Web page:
Everything you need for Pho, Hanoi street markets, Vietnam

Everything you need for Pho, Hanoi street markets, Vietnam

One’s culture can be found in its soup.  Take the bouillabaisse for example, which was served by the Marseillais de Venus to her husband Vulcan to lull him into sleep. The Roman armies are supposed to have marched to war on a diet of minestrone. In Vietnam, Pho is a piping hot history lesson in a bowl. It’s aromatic broth cooked up with spices such as star anise and cloves, hint at decades of Chinese occupation, the manner in which the broth is cooked, much like a pot-au-feu  is a method that still remains years after the end of French colonialism. The accompaniments served with Pho, such as Vietnamese basil, mint, wedges of lime, bean sprouts, differ from North to South and are reminders of civil divide.

Vegetable stand, street market, Hanoi

Whilst in North America, Pho is found on lunchtime menus at Vietnamese restaurants, in Vietnam, the soup is more commonly eaten for breakfast. Having never been one for cereals or toast, in 2002 and 2003, I had the good fortune to live in Hanoi. Starting my day of with a bowl of Pho at one of the many roadside restaurants was a small, daily pleasure. Often set up right alongside the many ubiquitous street-side market stands which sold fresh herbs and vegetables, rice noodles as well as beef bones and steak, the Pho essentials would often make their way directly off the stand and into my waiting soup bowl.

Vegetable seller, street market, Hanoi.

I was apprehensive about moving to Vietnam. I had been living in Cambodia at the time, and several fellow expatriates who had visited the neighboring country before me, had returned claiming how “pushy and pissed off” the Vietnamese were compared to the sweet and considerate Khmer.

But if the Vietnamese were pissed off, didn’t they have good reason to be? In the late 1940’s, after thirty years of travelling the world, Ho Chi Minh returned to Vietnam, set up shop in a cave, and began plotting Vietnam’s political future.  Working alongside the Americans, Vietnam defeated the French in 1954. Any joy towards independance barely registered amongst the average Vietnamese. A general (US supported) democratic election had failed to allow the communist-Northern state to vote, and as a result, a war between the Viet Cong and Southern Vietnam began. When North Vietnam fired on two American ships in international waters, the latter stepped in and well the rest is a messy, bloody history, which left the country broke, hungry and very angry.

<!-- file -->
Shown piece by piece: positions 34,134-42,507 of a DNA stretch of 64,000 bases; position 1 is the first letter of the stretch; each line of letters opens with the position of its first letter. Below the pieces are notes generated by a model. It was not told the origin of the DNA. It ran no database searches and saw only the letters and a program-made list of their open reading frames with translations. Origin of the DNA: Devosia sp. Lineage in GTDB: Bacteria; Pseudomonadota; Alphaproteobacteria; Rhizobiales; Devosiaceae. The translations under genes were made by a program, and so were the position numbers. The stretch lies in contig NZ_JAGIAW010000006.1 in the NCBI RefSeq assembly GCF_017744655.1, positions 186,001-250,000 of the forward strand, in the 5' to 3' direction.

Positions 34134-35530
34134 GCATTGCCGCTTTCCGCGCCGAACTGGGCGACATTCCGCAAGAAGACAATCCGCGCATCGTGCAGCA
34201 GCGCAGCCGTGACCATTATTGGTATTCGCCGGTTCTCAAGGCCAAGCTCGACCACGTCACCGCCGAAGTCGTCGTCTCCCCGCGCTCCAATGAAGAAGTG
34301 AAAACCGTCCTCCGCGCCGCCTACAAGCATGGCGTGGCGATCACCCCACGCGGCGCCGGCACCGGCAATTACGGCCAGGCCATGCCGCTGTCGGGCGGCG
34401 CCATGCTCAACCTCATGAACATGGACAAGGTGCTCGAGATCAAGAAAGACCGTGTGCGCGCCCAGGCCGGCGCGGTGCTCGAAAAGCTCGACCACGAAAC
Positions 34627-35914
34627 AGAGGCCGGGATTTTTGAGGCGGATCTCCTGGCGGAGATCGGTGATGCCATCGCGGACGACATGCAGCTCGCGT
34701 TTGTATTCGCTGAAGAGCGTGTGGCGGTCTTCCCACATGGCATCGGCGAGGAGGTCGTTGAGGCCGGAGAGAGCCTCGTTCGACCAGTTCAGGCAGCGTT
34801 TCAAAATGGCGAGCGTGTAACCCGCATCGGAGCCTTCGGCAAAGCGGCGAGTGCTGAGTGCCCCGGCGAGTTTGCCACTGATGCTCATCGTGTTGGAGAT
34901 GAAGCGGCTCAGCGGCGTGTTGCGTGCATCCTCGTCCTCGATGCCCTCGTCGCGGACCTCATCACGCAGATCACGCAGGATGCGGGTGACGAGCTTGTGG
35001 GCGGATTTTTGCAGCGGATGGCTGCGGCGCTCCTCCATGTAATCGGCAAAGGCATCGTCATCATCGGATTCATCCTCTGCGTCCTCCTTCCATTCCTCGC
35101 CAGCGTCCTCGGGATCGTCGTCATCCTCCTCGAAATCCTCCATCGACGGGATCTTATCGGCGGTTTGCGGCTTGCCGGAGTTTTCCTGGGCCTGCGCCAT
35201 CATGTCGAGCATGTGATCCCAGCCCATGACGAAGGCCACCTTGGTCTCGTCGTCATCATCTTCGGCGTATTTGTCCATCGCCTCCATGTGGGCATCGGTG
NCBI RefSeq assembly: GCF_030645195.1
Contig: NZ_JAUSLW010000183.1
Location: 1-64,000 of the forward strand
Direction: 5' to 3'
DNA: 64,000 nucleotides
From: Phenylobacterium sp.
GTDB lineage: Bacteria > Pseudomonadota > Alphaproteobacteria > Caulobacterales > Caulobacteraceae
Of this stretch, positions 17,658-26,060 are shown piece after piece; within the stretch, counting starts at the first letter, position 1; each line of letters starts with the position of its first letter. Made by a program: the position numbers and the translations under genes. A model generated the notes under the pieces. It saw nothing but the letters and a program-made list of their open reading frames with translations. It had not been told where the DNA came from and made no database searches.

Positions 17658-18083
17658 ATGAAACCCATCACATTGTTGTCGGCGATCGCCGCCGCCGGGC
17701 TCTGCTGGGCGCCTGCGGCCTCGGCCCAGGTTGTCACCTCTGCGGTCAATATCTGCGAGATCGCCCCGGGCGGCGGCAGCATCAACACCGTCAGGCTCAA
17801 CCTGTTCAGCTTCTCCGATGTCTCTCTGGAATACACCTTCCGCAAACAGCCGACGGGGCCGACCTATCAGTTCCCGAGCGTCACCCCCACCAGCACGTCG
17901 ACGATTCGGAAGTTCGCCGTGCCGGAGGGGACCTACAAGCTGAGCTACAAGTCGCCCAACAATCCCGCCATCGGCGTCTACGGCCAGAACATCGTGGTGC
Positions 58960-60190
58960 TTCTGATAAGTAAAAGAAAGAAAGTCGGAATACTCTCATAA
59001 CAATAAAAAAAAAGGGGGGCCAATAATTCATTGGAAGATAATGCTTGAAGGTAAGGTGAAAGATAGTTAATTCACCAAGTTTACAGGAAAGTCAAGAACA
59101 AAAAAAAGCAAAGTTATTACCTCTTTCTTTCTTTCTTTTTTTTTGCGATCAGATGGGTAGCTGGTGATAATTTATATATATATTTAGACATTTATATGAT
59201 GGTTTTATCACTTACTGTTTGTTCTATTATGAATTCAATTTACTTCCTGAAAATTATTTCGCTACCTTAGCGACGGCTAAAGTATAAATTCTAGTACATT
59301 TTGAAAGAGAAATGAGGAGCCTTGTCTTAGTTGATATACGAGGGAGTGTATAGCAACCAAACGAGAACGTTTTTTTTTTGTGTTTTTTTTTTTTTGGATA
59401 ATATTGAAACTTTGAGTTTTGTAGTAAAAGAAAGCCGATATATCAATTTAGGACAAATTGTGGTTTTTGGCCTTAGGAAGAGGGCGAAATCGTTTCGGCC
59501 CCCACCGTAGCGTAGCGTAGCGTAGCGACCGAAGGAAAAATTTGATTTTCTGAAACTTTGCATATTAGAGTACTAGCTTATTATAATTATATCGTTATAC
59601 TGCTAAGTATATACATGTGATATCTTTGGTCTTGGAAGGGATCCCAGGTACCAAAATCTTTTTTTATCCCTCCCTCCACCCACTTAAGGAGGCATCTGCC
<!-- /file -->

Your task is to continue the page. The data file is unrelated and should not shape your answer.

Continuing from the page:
Unlike many developing countries where years of aid assistance has often left people unmotivated or without basic skills, I found the Vietnamese to be ambitious, ready to learn and some of the most industrious and hard-working people I had met.  It is no wonder then that today Vietnam profits from one of Asia’s most prosperous economies and proportionally rakes in more foreign investment than mighty China.

Beef bones for broth

Whilst I was based in Hanoi, the international NGO I was working for was the largest in the country, and as a result, my work took me all over Vietnam.  Two things were common no matter where I went: the talk of promise amongst the Vietnamese and the importance they place at meal times. I can still remember the aroma of grilled bananas and coconut sticky rice I shared with the once-destitute cyclo repair guy who was suffering from HIV, yet whose life had been transformed after a micro-enterprise loan. There were the lunch times I spent in the countryside listening to farmer’s debate about rice cultivating techniques over plates of chicken in caramel sauce. One of my favorite memories in the country was grilling lemongrass squid over a table-top barbeque with a group of young Vietnamese Doctors who were running a local hospital in Hai Phong province which was providing free, but high-quality preventative and therapeutic care to the poorest of the poor.

Today, Vietnam’s development progress is a good lesson to be learned.  Maintaining strong ownership of it’s own development agenda, and consistently making good use of foreign assistance, the number of Vietnamese living on less than $US1.25/day has fallen from 64 percent in 1992 to 21.5 percent in 2006. One of few Asian developing countries who have met their MDG’s, Vietnam’s persistence has resulted in cutting mortality rates by half between 1990 and 2006 and almost all Vietnamese children go to school today. Furthermore, during the food price crisis in 2009, which crippled many developing country economies, Vietnam was barely affected, having invested wisely into agriculture practice and production.